Profile: Ailana Kamelmacher, founder, Story PR

Just two years into a new venture, Story PR's founder has won former employer Innocent as a client. Gemma O'Reilly talks to her.

It is a PR professional's dream. Contact trendy, up-and-coming brand; ask for non-existent PR job; land dream role. For Ailana Kamelmacher, the dream became a reality when she was offered a job in-house at smoothie maker Innocent in 2002.

After she emailed a generic Innocent contact email address asking for a PR job, co-founder Richard Reed invited her in for a chat, and she spent the next six years heading the firm's comms function.

The story has now come full circle, as Kamelmacher's agency, Story PR, has just landed its first project with Innocent.

These tales are illustrative of the bubbly 33-year-old's attitude to life. As she lounges in the library of a private members' club in Soho, Kamelmacher's optimism and go-getting attitude shine through.

'If you just sit and wait for things to happen to you, they never will. We have a phrase in our office - "Moon on a stick" - which encourages you to scare yourself because amazing things could happen.'

She currently heads five-strong food and drink specialist Story PR, which she launched in the summer of 2008. It has been selected to handle the PR for Innocent's next consumer event, a 'Five a day' cafe set to open in London in September. Kamelmacher credits the new project with embodying the 'we can do anything' attitude she says Innocent inspires, which she found liberating after three years working agency-side. 'As long as you came up with an idea and had a really good reason why you wanted to do it, they generally let you get on with it. That was the brilliant thing about Innocent,' she says.

She fondly remembers her time at Innocent, during which she was instrumental in growing the brand from a £3m, 20-staff business to the £100m-plus global behemoth it is today. 'It was very early days when I joined. It was an incredible place to be,' she recounts. 'It was fast-growing and I was learning new things all the time.'

Innocent co-founder Reed credits Kamelmacher with playing a vital role in building the brand: 'Not a week went by without us being in the press when Ailana worked here. She is super-bright, extremely creative and played an instrumental part in establishing the brand.'

Innocent has been incredibly supportive of Story since its launch by passing on new business. The majority of the agency's client list has ties to the brand. Healthy food firms Graze and Little Dish, and chewing gum company Peppersmith, have either received investment from Innocent or were founded by former Innocent employees.

'There's a gang of us doing new things who all previously worked at Innocent. It's like the School of Innocent,' Kamelmacher jokes.

Former colleagues say her forte is her ability to work with new brands such as Graze, which she helped launch last year, and to help build businesses from the ground up using PR. 'Ailana really knows how to work with entrepreneurial businesses,' says Citigate Dewe Rogerson MD Deborah Saw, who worked with her during her two years at Burson-Marsteller. 'She not only understands their business strategy, but she can communicate their personality and the passion that drives them.'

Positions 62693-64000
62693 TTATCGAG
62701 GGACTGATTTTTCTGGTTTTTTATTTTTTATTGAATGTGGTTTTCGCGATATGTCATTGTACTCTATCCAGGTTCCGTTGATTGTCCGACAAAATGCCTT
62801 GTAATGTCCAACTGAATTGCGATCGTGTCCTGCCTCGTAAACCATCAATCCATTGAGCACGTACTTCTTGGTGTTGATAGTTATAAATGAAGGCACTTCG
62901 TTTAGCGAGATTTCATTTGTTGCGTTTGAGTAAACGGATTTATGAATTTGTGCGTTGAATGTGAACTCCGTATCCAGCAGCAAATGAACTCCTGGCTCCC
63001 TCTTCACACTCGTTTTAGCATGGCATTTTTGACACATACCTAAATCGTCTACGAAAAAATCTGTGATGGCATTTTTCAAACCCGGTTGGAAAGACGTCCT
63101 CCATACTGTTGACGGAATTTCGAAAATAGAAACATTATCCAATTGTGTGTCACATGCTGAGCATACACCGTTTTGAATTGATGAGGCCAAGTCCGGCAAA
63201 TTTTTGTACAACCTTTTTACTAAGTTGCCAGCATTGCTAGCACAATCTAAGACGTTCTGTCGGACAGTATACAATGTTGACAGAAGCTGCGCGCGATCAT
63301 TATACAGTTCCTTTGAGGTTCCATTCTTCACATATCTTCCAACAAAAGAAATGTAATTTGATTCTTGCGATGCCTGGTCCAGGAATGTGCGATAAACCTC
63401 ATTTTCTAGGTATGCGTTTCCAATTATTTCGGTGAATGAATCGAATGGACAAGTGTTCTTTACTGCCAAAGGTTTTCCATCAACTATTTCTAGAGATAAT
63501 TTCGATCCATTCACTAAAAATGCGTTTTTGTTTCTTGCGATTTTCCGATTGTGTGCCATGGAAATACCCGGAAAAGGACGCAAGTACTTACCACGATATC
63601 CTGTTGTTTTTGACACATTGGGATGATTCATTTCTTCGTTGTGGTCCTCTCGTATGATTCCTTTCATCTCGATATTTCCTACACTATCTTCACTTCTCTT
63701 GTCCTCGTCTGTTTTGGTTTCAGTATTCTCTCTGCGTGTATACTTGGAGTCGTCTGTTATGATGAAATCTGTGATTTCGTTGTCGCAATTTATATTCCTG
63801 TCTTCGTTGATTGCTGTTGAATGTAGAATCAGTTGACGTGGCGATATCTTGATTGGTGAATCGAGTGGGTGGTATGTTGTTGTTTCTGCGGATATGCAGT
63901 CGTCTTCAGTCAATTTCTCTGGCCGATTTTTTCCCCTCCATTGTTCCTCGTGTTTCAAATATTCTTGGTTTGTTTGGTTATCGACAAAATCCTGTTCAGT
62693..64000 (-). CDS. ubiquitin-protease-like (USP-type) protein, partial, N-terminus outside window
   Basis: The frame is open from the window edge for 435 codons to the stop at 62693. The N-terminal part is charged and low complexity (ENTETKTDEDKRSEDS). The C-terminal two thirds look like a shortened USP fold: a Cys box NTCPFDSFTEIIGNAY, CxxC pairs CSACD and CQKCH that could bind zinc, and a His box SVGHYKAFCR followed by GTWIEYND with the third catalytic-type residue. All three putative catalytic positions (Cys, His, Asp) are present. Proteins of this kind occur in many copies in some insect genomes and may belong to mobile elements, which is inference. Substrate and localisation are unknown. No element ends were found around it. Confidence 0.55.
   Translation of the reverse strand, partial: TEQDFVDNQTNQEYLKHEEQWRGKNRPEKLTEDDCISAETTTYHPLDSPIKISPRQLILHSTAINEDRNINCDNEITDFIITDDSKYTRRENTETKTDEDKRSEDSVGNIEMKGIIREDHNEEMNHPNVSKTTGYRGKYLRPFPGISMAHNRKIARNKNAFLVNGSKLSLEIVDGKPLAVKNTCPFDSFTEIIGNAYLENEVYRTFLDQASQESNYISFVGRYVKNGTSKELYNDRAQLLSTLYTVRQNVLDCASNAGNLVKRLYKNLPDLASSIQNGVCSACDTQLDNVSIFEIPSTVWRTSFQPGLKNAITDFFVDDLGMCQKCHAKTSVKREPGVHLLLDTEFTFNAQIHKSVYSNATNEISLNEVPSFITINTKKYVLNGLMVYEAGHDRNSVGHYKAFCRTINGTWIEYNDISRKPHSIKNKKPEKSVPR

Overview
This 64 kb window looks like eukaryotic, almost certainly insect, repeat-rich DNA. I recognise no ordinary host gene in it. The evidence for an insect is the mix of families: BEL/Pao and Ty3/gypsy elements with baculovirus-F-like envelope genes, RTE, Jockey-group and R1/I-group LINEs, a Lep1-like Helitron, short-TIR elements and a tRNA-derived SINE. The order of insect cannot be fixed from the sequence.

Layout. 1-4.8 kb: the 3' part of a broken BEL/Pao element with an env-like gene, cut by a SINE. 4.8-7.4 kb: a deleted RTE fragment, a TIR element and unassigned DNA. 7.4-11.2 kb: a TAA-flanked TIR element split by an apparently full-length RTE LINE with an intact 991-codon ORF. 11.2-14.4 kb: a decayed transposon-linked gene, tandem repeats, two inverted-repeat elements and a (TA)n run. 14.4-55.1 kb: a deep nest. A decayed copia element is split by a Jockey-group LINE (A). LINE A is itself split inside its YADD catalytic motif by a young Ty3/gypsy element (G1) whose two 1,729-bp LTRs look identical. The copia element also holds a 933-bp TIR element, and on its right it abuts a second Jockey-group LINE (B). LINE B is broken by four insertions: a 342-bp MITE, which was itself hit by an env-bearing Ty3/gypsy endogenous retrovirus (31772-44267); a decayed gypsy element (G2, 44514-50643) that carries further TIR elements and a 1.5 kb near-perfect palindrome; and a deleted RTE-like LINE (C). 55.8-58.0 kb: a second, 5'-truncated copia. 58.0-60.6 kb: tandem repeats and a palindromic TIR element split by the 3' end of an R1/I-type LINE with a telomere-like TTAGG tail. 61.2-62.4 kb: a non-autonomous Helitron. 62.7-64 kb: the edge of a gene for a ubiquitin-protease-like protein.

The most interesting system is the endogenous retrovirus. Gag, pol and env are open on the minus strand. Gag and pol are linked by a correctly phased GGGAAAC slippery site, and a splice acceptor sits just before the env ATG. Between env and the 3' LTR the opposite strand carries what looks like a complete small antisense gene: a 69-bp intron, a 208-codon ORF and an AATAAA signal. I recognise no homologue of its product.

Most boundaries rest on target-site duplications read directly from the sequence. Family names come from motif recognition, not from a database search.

While some would shy away from launching a food specialist agency during a recession, Kamelmacher characteristically jumped in head first two years ago.

'Everyone needs to eat, so right now I'm in a good sector,' she laughs. 'Food brands are still launching and I believe the current economic environment actually drives creativity and makes you work harder.'

Food is clearly her passion and she admits to wanting to 'talk about food all day'. Words and language come a close second. The chatty PR professional, of Russian descent, was raised in a bilingual household, which she believes has instilled in her a love of language. 'For as long as I can remember, I wanted to be involved in words. Both words and food have a massive impact on people's lives,' she says. 'Food is obviously a "connecting" thing that people sit together and share, but you also do the same with stories. There's a synergy for me. Hence, the name of the agency.'

Former employer Jean Wyllie, who hired Kamelmacher when Wyllie headed Fodor Wyllie Associates, is vociferous in her praise for her former protege: 'It is good career advice for anyone to hire smarter than you. Ailana epitomised that for me. Anyone who meets her will be joyfully carried along by her genuine enthusiasm for her clients and the work she does for them.'

Clients can definitely expect a fun-filled ride.



- What was your biggest career break?

Writing to Innocent and telling them that I should do their PR. Richard Reed, one of the founders, wrote back saying they were not looking for a PR person but maybe I should pop in for a chat. It definitely proves that, if you want something, ask and you might be in with a chance.

- Did you have a notable mentor?

Jean Wyllie was my first boss. She taught me that honesty and straighttalking works and the value in looking after your people. Also, Deborah Saw, who had an amazing knack of pulling back from the detail and pushing us to think strategically and creatively.

- What advice would you give to anyone climbing the career ladder?

Put yourself in everyone else's shoes first. Ask a million questions. That way, you'll probably come up with a better solution. Remember that the junior reporter you are pitching to could one day become the editor.

- What qualities do you prize in new recruits?

Strong personal values. Intellectual curiosity. A sense they will deliver on what they promise, and a spark in their eyes when they talk about eating or cooking food.



2008: Founder, Story PR

2002: Head of PR, Innocent

2000: Associate, Burson-Marsteller

1999: Junior account executive, Foder Wyllie Associates

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